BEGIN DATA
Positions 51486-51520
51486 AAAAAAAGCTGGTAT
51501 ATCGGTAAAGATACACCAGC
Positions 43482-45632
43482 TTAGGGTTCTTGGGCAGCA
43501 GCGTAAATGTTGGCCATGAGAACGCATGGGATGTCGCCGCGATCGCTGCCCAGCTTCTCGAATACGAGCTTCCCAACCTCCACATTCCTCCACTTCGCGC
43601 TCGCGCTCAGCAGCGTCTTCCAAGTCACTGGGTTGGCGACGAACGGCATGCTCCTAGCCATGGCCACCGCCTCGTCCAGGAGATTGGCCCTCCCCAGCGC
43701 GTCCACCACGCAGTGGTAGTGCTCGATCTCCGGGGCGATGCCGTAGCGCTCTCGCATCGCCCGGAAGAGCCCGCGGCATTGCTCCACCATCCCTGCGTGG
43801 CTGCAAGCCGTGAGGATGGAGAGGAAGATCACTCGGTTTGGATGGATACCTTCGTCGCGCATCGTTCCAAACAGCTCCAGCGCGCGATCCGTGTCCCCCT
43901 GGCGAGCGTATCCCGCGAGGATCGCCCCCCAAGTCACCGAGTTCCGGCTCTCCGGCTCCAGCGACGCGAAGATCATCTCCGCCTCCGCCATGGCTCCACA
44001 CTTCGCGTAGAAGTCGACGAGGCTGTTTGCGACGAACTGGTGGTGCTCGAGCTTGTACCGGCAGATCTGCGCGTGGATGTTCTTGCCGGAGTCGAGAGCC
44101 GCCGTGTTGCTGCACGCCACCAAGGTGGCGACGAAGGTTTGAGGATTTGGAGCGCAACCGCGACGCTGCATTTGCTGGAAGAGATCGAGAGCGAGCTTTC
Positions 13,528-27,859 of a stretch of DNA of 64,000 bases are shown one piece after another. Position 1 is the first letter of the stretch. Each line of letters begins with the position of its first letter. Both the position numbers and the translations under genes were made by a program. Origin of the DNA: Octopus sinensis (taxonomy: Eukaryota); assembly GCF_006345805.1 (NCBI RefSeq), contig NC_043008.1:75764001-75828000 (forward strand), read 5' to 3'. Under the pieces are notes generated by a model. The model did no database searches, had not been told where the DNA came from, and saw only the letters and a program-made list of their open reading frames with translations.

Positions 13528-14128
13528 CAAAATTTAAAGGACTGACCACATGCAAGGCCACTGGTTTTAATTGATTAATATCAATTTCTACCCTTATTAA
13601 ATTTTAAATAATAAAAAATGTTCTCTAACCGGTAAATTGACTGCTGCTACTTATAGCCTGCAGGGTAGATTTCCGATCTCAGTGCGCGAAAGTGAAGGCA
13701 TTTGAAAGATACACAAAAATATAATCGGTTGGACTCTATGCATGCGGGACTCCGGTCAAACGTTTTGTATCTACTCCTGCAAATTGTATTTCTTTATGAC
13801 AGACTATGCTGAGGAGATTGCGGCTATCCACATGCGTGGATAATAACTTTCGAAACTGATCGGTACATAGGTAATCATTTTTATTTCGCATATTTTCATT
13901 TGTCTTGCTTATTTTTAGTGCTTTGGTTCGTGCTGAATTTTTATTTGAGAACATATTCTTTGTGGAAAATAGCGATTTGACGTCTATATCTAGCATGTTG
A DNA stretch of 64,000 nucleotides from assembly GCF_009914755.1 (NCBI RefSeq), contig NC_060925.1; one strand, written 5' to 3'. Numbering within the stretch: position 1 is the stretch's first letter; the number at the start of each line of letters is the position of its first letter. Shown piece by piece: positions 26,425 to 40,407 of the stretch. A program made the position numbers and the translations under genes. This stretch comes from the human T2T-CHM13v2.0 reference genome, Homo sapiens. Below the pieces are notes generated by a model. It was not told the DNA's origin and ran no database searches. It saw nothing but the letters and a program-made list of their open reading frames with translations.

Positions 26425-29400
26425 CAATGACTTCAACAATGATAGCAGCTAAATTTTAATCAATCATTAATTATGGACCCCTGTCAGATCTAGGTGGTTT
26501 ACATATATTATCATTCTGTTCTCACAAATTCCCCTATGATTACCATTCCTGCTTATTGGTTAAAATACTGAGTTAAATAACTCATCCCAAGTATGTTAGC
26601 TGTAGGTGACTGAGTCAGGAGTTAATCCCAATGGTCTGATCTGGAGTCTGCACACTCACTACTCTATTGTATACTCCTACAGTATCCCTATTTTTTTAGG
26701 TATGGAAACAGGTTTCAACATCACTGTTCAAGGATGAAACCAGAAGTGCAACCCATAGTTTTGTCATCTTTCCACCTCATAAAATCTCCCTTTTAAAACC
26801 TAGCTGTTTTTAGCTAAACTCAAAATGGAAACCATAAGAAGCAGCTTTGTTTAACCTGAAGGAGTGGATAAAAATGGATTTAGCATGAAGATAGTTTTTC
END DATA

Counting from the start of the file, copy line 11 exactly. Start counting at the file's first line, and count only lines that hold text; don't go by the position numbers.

44001 CTTCGCGTAGAAGTCGACGAGGCTGTTTGCGACGAACTGGTGGTGCTCGAGCTTGTACCGGCAGATCTGCGCGTGGATGTTCTTGCCGGAGTCGAGAGCC